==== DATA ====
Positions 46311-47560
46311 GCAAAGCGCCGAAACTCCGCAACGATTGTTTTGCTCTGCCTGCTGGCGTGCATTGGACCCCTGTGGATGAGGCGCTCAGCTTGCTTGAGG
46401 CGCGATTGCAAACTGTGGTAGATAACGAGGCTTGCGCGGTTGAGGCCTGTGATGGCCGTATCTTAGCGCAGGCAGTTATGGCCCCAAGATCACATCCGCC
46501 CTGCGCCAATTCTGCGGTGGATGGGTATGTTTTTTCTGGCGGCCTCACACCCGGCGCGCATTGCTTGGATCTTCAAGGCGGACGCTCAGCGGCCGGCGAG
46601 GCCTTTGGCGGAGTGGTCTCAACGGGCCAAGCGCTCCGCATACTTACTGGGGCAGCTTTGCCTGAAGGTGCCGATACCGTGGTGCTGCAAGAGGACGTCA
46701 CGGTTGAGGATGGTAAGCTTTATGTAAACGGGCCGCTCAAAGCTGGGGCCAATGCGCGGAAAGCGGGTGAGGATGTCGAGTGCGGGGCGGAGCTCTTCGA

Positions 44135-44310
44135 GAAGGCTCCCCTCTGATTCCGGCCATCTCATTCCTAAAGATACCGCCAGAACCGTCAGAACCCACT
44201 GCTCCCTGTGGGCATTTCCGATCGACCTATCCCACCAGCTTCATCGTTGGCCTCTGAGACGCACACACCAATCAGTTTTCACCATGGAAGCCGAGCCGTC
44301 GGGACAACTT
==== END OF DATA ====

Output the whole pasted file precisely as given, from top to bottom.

Positions 46311-47560
46311 GCAAAGCGCCGAAACTCCGCAACGATTGTTTTGCTCTGCCTGCTGGCGTGCATTGGACCCCTGTGGATGAGGCGCTCAGCTTGCTTGAGG
46401 CGCGATTGCAAACTGTGGTAGATAACGAGGCTTGCGCGGTTGAGGCCTGTGATGGCCGTATCTTAGCGCAGGCAGTTATGGCCCCAAGATCACATCCGCC
46501 CTGCGCCAATTCTGCGGTGGATGGGTATGTTTTTTCTGGCGGCCTCACACCCGGCGCGCATTGCTTGGATCTTCAAGGCGGACGCTCAGCGGCCGGCGAG
46601 GCCTTTGGCGGAGTGGTCTCAACGGGCCAAGCGCTCCGCATACTTACTGGGGCAGCTTTGCCTGAAGGTGCCGATACCGTGGTGCTGCAAGAGGACGTCA
46701 CGGTTGAGGATGGTAAGCTTTATGTAAACGGGCCGCTCAAAGCTGGGGCCAATGCGCGGAAAGCGGGTGAGGATGTCGAGTGCGGGGCGGAGCTCTTCGA

Positions 44135-44310
44135 GAAGGCTCCCCTCTGATTCCGGCCATCTCATTCCTAAAGATACCGCCAGAACCGTCAGAACCCACT
44201 GCTCCCTGTGGGCATTTCCGATCGACCTATCCCACCAGCTTCATCGTTGGCCTCTGAGACGCACACACCAATCAGTTTTCACCATGGAAGCCGAGCCGTC
44301 GGGACAACTT